Fact: Many people argue that the best way to "save landfill space" is to reduce the amount of packaging Americans use, via mandatory controls. But packaging can actually reduce total garbage produced and total resources used. The average American family generates fully one third less trash than does the average Mexican household. The reason is that our intensive use of packaging yields less spoilage and breakage, thereby saving resources, and producing, on balance, less total rubbish. Careful packaging also reduces food poisoning and other health problems.
Over the past 25 years, market incentives have already reduced the weights of individual packages by 30 to 70 percent. An average aluminum can weighed nearly 21 grams in 1972; in 2002, that same can weighs in at under 14 grams. A plastic grocery sack was 2.3 mils thick in 1976; by 2001, it was a mere 0.7 mils.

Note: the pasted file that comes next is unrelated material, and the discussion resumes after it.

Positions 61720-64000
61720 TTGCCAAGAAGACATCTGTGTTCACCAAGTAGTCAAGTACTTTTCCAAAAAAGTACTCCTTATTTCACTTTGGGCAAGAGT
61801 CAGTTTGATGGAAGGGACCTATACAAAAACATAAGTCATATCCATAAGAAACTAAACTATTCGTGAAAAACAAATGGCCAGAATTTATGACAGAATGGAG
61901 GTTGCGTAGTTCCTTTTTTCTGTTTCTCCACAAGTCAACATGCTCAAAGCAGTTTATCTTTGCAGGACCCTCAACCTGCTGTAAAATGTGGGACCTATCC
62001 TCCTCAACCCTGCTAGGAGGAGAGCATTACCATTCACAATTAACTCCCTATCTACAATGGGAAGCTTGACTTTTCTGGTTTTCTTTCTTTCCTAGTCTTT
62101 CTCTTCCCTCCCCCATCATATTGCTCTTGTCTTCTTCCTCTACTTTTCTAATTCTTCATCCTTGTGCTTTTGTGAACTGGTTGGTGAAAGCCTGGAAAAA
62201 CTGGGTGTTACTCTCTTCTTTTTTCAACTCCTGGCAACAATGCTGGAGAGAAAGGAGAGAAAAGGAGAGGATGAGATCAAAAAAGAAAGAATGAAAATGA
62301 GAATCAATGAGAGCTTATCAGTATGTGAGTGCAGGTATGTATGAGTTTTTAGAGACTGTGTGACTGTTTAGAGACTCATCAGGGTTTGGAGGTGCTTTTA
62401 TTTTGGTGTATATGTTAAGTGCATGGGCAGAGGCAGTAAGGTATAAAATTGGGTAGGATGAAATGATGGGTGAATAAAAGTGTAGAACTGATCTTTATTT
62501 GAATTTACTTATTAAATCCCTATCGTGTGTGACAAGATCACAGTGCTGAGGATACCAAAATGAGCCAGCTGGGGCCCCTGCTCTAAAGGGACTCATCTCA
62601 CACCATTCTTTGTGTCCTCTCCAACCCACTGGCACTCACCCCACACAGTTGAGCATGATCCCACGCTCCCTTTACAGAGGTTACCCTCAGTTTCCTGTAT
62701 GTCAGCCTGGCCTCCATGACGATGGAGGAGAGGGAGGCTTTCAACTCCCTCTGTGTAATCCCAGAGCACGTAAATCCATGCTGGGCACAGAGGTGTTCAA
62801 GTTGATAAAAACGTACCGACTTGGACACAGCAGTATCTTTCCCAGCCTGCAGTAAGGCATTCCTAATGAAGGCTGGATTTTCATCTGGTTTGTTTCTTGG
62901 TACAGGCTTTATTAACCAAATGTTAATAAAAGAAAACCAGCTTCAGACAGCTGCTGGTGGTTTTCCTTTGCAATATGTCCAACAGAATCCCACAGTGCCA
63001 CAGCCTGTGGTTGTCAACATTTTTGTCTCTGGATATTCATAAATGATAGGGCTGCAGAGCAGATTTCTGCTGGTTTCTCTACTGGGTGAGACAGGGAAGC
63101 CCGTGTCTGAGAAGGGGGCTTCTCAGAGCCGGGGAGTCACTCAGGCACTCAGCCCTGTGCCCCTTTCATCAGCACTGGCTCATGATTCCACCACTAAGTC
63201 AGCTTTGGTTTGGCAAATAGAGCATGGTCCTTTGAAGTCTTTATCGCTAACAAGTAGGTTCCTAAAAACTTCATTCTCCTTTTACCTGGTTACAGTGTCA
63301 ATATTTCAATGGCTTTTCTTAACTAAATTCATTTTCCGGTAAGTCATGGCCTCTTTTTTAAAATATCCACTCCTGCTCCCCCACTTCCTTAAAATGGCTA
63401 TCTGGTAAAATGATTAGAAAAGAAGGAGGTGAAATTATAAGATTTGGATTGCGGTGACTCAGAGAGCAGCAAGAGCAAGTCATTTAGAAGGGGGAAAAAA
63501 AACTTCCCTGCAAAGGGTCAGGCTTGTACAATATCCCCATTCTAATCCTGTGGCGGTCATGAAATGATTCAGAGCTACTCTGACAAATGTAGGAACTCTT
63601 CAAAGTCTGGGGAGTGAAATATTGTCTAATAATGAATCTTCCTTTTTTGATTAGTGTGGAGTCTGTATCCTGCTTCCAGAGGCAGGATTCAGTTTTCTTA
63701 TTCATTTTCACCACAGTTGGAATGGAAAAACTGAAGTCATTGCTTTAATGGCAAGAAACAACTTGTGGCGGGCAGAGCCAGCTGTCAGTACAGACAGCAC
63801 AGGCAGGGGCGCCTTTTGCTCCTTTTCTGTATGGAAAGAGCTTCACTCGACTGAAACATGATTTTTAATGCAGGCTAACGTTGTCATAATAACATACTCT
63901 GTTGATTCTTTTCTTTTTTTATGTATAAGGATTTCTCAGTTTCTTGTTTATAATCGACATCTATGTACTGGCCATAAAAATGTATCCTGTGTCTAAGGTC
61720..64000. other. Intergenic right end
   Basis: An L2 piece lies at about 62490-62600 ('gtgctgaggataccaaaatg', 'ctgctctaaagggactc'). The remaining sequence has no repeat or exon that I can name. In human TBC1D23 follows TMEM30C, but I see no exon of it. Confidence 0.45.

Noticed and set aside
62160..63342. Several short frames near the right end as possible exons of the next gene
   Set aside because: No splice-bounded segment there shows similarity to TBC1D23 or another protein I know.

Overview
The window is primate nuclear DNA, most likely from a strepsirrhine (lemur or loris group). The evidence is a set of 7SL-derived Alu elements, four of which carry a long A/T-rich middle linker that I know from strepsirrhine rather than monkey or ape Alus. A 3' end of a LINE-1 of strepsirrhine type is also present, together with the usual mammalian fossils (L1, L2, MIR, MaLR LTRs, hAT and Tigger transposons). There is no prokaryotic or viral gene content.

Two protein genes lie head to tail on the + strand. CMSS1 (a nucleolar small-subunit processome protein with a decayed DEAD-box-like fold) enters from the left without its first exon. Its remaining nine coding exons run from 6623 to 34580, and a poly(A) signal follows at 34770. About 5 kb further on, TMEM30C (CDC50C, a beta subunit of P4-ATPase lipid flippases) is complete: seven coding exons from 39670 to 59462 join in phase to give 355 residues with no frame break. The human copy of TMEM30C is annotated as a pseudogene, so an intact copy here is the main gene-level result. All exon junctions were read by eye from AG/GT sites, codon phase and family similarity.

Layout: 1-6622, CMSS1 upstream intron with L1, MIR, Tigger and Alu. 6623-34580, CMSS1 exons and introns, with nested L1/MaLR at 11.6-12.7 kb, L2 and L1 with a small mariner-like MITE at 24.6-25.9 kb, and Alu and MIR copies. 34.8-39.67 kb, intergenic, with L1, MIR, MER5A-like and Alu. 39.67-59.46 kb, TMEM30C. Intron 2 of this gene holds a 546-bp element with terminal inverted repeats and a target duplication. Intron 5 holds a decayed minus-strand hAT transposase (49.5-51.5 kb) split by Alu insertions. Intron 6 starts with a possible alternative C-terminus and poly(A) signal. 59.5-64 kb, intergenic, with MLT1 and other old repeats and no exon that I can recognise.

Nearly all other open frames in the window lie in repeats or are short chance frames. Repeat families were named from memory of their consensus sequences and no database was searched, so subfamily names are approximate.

By contrast, the environmentally sensitive New York Times has been growing. A year's worth of the newspaper now weighs 520 pounds and occupies more than 40 cubic feet in a landfill. This is equivalent in weight to 17,180 aluminum cans—nearly a century's worth of beer and soft drink consumption by one person. Clearly, people anxious to heal Mother Earth must forego the Times!
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